In the meantime Illinois had perfected her grand system for free schools--furnishing every child in the State, without costs, schools and school buildings that in many modern comforts and advantages far surpassed the oldest and wealthiest schools in the country. They were wholly non-sectarian (by some zealous in pious dogmas they were thought to be non-religious, and were sometimes called "Godless schools,") and in small places often the State schools abundantly supplied to public demands, and it was very difficult to maintain private institutions.

The Geneseo Seminary found itself, even with the splendid record it had already made, laboring under great disadvantages in this respect. Its managers had anticipated the future, in a considerable debt was hanging over the institution. The Trustees wisely concluded to merge their school into the public-school system, and they sold the brick seminary and grounds to the city, to be used as the Public High School, and the Rev. Lyman's and his coadjutor's labors were not in vain, as their loved institution has been and is still devoted exclusively to the cause of higher education.

The Central School

The Central School-house was built in 1856, the year the State system of graded schools was put into operation. This building contained four rooms. The next year the Seminary was purchased, and the two buildings at that time gave ample school facilities for the village. Prof. Abbott was then the Superintendent.

Prof. G.G. Alvord was Superintendent in 1877, and he was followed by Prof. E.P. Burlingame. The last two, when they left Geneseo, by a singular coincidence each went to Cairo and became Superintendent of the schools there. Burlingame succeeded Alvord there as he had done here.

In response to the public necessity, in the year 1866, the school building, a commodius brick structure, on the north side, was erected, containing four rooms. But the rapidly growing necessities required an addition of two more rooms, which were added in 1871. And it was found also to be necessary to have still more room, and the basement of the Unitarian church was procured, at a rental of $200, and fitted up for school purposes.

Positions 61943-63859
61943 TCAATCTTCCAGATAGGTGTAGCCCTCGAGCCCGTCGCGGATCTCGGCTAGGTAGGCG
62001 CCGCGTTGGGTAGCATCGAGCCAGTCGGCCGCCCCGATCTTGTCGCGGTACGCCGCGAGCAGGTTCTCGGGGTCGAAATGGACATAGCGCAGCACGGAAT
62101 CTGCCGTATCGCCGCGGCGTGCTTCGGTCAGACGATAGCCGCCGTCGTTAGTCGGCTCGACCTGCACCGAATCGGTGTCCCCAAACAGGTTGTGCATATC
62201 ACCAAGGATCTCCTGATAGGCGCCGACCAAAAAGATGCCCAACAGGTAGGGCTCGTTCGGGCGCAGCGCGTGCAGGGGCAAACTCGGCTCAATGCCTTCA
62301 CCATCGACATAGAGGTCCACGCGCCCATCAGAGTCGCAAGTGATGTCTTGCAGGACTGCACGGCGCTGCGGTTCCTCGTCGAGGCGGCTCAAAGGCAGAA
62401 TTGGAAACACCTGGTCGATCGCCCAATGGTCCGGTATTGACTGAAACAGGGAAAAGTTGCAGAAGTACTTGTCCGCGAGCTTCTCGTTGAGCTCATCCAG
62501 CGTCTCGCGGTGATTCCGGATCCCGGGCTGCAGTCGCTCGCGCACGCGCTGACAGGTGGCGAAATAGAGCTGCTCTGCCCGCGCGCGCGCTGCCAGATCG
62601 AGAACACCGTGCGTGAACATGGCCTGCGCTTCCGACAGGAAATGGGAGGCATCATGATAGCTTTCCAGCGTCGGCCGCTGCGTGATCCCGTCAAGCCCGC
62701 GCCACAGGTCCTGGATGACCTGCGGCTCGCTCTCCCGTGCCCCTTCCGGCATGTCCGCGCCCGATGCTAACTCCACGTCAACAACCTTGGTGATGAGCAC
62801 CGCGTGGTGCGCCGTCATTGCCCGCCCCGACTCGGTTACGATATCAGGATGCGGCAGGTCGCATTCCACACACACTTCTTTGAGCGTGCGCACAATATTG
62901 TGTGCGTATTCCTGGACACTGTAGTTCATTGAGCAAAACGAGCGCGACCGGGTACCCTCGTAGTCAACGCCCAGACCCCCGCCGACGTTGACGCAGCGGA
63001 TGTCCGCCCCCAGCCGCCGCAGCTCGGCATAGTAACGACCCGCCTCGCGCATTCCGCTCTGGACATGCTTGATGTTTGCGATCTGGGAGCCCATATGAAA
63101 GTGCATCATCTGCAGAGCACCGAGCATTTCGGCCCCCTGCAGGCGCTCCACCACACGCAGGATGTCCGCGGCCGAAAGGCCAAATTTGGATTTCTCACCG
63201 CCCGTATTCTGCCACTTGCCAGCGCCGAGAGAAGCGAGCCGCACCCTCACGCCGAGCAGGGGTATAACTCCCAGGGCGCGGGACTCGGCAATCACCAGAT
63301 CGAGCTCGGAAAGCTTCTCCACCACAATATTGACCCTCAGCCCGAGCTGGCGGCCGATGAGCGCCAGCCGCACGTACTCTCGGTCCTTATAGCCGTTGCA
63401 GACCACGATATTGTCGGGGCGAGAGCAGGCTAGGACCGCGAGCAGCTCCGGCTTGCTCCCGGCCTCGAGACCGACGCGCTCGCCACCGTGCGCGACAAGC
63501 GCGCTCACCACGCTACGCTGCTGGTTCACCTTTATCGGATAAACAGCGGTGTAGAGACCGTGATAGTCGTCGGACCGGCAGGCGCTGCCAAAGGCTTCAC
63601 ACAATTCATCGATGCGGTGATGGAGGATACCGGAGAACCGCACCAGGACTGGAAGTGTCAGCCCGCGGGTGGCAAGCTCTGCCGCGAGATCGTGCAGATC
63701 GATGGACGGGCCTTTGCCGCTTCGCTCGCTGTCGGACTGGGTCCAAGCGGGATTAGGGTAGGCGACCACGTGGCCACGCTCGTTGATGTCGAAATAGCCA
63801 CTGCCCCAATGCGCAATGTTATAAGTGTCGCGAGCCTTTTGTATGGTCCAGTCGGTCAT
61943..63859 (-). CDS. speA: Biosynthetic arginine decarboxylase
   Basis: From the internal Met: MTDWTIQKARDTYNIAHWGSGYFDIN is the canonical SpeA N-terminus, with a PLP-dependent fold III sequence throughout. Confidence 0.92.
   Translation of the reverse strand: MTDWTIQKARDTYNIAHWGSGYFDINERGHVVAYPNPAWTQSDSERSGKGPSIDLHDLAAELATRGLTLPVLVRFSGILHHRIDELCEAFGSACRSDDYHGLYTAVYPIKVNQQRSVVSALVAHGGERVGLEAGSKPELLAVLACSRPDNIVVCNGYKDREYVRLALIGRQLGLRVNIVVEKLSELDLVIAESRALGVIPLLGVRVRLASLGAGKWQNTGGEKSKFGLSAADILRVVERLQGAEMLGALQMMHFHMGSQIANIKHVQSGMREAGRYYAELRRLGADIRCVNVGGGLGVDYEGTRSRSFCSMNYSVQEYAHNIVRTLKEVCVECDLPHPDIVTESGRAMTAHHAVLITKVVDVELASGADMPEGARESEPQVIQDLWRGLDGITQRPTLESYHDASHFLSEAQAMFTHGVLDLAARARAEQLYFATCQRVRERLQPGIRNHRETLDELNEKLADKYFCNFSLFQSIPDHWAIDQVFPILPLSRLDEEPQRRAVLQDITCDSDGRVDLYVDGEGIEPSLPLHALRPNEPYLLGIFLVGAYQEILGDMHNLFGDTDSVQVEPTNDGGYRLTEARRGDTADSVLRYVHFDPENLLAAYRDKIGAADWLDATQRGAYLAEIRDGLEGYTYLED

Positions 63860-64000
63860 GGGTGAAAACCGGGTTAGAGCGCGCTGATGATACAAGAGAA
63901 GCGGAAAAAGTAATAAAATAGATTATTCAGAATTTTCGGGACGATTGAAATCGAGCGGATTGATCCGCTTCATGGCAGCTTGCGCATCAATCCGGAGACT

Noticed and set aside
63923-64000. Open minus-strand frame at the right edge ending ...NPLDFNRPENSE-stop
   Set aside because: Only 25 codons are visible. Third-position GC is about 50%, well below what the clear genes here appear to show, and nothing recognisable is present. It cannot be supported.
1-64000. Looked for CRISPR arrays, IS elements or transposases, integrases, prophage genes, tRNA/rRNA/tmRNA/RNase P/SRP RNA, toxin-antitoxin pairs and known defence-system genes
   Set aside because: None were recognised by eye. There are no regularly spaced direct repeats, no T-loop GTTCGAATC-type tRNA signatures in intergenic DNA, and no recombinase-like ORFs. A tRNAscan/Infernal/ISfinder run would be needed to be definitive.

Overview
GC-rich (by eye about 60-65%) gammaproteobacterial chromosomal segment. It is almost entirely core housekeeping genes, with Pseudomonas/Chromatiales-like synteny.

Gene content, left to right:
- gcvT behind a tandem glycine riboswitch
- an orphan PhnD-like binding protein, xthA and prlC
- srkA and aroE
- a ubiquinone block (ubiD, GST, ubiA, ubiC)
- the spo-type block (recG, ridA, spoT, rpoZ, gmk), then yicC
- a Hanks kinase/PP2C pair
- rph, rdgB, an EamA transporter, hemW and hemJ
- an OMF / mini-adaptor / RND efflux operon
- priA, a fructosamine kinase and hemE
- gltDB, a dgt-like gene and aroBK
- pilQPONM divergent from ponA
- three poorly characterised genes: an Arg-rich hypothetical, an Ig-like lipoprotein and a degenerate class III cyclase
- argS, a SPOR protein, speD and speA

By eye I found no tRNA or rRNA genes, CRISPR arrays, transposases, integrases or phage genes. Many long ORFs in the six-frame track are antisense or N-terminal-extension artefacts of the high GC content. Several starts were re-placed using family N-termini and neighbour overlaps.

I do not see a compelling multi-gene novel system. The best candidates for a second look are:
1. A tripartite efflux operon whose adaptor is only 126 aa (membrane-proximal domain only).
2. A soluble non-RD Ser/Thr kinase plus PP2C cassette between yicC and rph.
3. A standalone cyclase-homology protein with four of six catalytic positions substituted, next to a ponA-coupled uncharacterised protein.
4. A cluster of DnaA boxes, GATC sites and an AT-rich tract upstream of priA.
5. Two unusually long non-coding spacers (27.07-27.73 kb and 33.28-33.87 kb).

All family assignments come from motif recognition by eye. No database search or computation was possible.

Thus, in 1876, there were three school buildings, and the school property was then valued at $20,000. That year the expenditure for school purposes was $8,191.03. Fifteen teachers were then regularly employed: three in the High School, three in the Grammar Schools, four in the Intermediate and five in the Primary. The enrollment was 1,021; average attendance, 711. Attendance in the High School, 121; Grammar School, 136; Intermediate, 346; Primary, 418.

The public schools of Geneseo are not surpassed in the country. There are four elegant school buildings, furnished with all modern improvements and a corps of able teachers. The total school enrollment is 800, and there is an average attendance of about 600. There are 15 teachers, distributed as follows: In the High School are Charles Riley, Miss Fanny L. Tee, Miss Abbie F. Steele. Attendance in High School rooms; 60. In grammar room is Miss S. E. Elwell; attendance 60. The other 12 teachers are in the following rooms: In the rooms south are Jennie M. Bliss No.6; Mary Entrikin, 5; Ella R. Hanna, 4; Alice R. Rosenstone, 3; Hattie M. Waite, 2; and Ida Whitney, 1. In the north rooms are Nelly McCarthy, No. 6; Minnie Bradley, 5; Ethel Lambert, 4; Nora Blackiston, 3; Jennie Wells, 2; Tella Worrall, 1.

A commendable feature of the public schools is the evident economy the present Board of Education has introduced, and that has not imparied the efficiency of the schools. For instance, in 1882 the total expenses for teachers' hire was $7,840, and in 1885 that was reduced $1,000.

Geneseo Collegiate Institute

Geneseo Collegiate Institute was chartered by the Legislature as an institution of Learning Nov. 21, 1883. The charter directors of the school were J. T. Atkinson, J. A. Sawyer, Thomas Liken, Josiah Moore, C.T. Powell, J.W. Stewart, J.K. Rekard, S.S. Cryer, T.W. Johnson, J.W. Hosford, I.N. Wilson, W.F. Small, H. Biglow, D.F. Sargeant, Mead C. Williams, N.H.G. Fife, Alexander White, Payson Trask, W.C. Brown, J.B. Moderwell and E.L. Williams.

Incorporators--J.T. Atkinson, W.P. Cook, G.E. Waite, A. White, N. Gaines, Henry Youngs and E.C. Moderwell.

Officers of the Board of Directors--Rev. E.L. Williams, President; A. White, Vice-President; J.B. Moderwell, Secretary; J. A. Sawyer, Treasurer.

Instructors---Norbury W. Thornton, A.M., Principal and instructor in Greek and mathamatics; Wm. A. Metcalf, A.M, C.E., commercial department; Miss Lucy Magee, elocution, history and English literature; Miss Susan A Hosford, A.B., Latin; Ferdinand Berger, German; Mrs Gatha Swan, director conservatory of Music; Miss Sarah M. French, drawing and painting.